Arts & Culture


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Now I See You: A Memoir
Nicole C. Kear ’98

St. Martin’s Press, $25.99

When the author was a child, she often bumped into things, from fire hydrants to an entire supermarket biscotti display. On a trip to the seaside, she was the one who couldn’t see the stars. After her sophomore year at Yale, Kear learned why: she had retinitis pigmentosa, a degenerative disease that would eventually leave her blind. “I felt like the ghost of Sylvia Plath was invading my body,” she writes. In this fine account, by turns poignant and funny, Kear describes how she banished that specter and dealt successfully with the growing darkness.


Citizen Canine: Our Evolving Relationship with Cats and Dogs
David H. Grimm ’04PhD

PublicAffairs, $26.99

“Of the millions of creatures on earth, only cats and dogs have become our true family members,” writes science journalist (and cat owner) Grimm. “Yet these were once wild animals, too terrified to approach, too ferocious to touch. Something remarkable must have happened to transform them into the pets we know today.” Here’s a fascinating, thought-provoking account of the transformation and how it is playing out in our social attitudes, relationships, laws, and notions of what it means to be human.


Hold Tight Gently: Michael Callen, Essex Hemphill, and the Battlefield of AIDS
Martin Duberman ’52

The New Press, $27.95

In the 1970s, when a mysterious and, at the time, inevitably deadly disease first surfaced, the history of gay men in the United States entered a period of appalling tragedy. Duberman, an award-winning historian, provides an absorbing look back at the plague’s early days, profiling two victims of the disease—gay activist and singer Callen, “an undersung hero of the AIDS protest movement”; and Hemphill, “an undersung poet of major importance in black cultural circles”—to “shed additional light on our current approach to AIDS.”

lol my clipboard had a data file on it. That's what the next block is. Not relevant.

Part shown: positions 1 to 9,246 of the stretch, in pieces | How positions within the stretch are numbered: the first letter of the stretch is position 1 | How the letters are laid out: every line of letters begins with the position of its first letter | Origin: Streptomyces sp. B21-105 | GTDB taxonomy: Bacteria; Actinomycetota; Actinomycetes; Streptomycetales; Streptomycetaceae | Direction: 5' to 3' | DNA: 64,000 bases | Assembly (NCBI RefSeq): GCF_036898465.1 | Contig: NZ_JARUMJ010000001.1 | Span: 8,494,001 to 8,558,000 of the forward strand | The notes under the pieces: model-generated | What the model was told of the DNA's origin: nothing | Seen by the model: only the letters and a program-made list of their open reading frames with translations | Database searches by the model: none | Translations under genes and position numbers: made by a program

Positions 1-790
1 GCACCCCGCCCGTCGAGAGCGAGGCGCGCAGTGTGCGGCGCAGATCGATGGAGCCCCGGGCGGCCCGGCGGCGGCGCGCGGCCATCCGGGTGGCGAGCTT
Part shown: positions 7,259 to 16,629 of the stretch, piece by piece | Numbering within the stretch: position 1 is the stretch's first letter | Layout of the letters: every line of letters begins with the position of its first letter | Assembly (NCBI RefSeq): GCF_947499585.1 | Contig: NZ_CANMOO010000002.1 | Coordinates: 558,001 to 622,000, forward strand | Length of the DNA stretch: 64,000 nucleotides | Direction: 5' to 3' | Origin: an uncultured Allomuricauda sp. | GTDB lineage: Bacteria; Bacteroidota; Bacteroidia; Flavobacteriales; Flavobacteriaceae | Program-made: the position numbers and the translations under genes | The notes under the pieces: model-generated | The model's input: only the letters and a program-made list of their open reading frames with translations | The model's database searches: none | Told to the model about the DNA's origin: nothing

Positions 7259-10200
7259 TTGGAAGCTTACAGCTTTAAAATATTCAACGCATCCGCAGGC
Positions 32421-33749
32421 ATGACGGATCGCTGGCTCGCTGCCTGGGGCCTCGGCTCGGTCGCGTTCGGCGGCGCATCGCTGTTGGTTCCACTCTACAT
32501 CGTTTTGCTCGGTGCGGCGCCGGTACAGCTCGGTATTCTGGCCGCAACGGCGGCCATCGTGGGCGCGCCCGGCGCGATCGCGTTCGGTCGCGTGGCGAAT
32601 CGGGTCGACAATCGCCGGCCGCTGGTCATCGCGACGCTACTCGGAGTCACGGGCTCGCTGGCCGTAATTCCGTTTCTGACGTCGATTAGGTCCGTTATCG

Ava and Pip
Carol Weston ’78

Sourcebooks Jabberwocky, $15.99

When Ava Elle Wren started fifth grade, she learned the facts of life—her life. Her parents, Anna and Bob, chose her first and middle names because they were palindromes, just like their own. They did the same thing for Ava’s older sister Pip Hannah. “They are word nerds,” Ava says of her parents, and in this diary-style novel for middle-schoolers, words that read the same backwards and forwards take center stage. The charming story covers writing, sisterhood, and events that occasionally, says Ava, are “making me feel like P-O-O-P.”


Sitcom: A History in 24 Episodes from I Love Lucy to Community
Saul Austerlitz ’01

Chicago Review Press, $19.95

The situation comedy, a fixture since the earliest days of TV, has often been dismissed as a half hour of “bloodless, prepackaged humor without subtlety or intelligence.” But don’t sell this “peculiarly American art form” short, says cultural critic Austerlitz. In a captivating history of the genre, the writer examines one notable episode from each of two dozen key sitcom series, starting with an early I Love Lucy show and finishing with a 2010 segment of Community. “Those who came into our homes and made us laugh,” Austerlitz argues, also helped their viewers grow.


Full Service

self-released, $9.99;

Dave “Hoag” Kepner ’03 is lead vocalist and drummer of this Austin-based band, which is proud of its independent nature: surprise gigs in the parking lots of rock stadiums; a tour of fans’ living rooms and backyards; monthly professionally staged concerts in their own neighborhood. This is a band that aims to please, and it’s reflected in a rousing, reliable jam-rock sound that blends heavy beats and guitar licks with complex vocal harmonies. A core quirkiness shows in the many circus references: “Carousel,” “Circus Freak,” “Sawdust.”

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